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Free culture at a distance

March 3, 2011

During the Second World War, leading anthropologists such as Ruth Benedict, Gregory Bateson and Margaret Mead embarked on an ambitious project at New York’s Columbia University funded by the US Office of Naval Research. Prevented by the war from conducting fieldwork in Asia and Europe, they set about studying the cultures of China, Poland, Germany and other nations ‘at a distance’ – through media such as poetry, novels, and films [1]. After the war, as conditions improved and researchers could return to their fieldwork sites, anthropological interest in media research all but disappeared until the late 1980s, when the anthropology of media took off in earnest [2].

Today we no longer study cultures at a distance – or do we?

I am asking this question because earlier this evening I attended an event in Barcelona ‘at a distance’, via a computer in England. The meeting was the third in an itinerant series called by its Twitter name of #redada. These are sessions organised by prominent free-culture activists in their struggle with the Spanish government and culture lobbies over the future of the internet. Participants coordinate these sessions via the internet and those who cannot attend in person can do so live via a free streaming platform and put questions to the panelists over Twitter.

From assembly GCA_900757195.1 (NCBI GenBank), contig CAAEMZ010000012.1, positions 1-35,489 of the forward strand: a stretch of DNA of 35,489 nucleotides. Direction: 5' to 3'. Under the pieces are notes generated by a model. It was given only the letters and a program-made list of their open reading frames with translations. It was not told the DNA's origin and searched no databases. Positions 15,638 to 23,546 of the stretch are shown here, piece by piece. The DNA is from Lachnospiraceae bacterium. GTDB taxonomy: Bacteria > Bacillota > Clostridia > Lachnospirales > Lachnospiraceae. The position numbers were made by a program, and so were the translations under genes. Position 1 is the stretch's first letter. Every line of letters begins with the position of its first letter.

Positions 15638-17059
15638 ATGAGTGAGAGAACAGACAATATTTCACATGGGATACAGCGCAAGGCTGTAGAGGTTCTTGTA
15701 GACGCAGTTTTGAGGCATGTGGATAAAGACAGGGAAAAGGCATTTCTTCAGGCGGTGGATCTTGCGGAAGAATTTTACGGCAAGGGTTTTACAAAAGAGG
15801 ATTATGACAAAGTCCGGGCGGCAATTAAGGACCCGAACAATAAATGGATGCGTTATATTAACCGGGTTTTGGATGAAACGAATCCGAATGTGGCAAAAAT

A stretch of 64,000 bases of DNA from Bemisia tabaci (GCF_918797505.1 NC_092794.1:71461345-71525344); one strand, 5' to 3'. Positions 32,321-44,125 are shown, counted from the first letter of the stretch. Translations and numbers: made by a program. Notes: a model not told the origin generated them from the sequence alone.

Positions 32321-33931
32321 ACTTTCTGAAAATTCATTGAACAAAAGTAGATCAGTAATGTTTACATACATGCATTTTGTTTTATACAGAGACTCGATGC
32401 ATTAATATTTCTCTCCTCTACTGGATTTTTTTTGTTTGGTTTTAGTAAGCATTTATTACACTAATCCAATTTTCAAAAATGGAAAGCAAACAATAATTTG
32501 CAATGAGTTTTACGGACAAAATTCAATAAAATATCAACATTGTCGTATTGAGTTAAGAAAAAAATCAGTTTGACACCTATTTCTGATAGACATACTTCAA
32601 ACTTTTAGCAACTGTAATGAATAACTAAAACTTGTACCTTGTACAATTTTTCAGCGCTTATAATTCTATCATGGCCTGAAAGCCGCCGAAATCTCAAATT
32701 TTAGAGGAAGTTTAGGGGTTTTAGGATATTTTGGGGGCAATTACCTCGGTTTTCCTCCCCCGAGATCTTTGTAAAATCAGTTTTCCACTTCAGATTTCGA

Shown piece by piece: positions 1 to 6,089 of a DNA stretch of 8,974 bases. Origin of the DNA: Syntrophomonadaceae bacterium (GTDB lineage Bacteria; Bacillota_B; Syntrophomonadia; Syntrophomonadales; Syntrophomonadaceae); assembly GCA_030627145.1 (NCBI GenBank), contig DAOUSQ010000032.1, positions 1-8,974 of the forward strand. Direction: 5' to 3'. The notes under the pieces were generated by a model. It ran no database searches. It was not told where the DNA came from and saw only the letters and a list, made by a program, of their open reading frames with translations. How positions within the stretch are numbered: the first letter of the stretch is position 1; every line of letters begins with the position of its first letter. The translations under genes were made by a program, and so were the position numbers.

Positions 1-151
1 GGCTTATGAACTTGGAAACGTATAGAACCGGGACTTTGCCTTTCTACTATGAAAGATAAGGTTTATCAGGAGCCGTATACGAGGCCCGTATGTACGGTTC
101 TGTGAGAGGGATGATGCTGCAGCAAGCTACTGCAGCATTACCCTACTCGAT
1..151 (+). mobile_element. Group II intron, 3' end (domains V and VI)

When I realised that my unplanned trip to England clashed with the first #redada ever to be held in Barcelona (my current field site) I was very disappointed. For a moment, I had forgotten that much of what goes on within the social universe I am now focusing on – the world of free culture activism in Spain – takes place ‘at a distance’, especially via Twitter. How much did I miss by not ‘being there’ in the flesh [3]? Well, I probably missed a few chances to talk to and network with participants, perhaps over a beer and dinner after the event. On the other hand, from the comfort of my English study, undisturbed by the rich contextual cues of a co-present situation [4] I could pay attention to other features of the event, not least the social media uses of contemporary activists that are a key part of my research.

Moreover, like all other inhabitants of this social universe I can’t be physically present at all gatherings. Like them, sometimes I am remotely co-present, and sometimes I am absent. As this example shows, many of us today experience our (sub)cultures at a range of distances and through varying technological mediations.


[1]  Mead, M. and Métraux, R. 2000.  The Study of Culture at a Distance.  Oxford/New York:  Berghahn.

[2] Peterson, M.A. 2003.  Anthropology and Mass Communication: Myth and Media in the New Millennium.  Oxford/New York:  Berghahn.

[3] Geertz, C. 1988.  Works and Lives: The Anthropologist as Author,  Stanford:  Stanford University Press.

[4] Liang Wenxin, He Kekang, “Effects of Contextual Cues and Support Requirements of Multimedia Animation on Children’s English Learning,” ettandgrs, vol. 1, pp.98-103, 2008 International Workshop on Education Technology and Training & 2008 International Workshop on Geoscience and Remote Sensing, 2008

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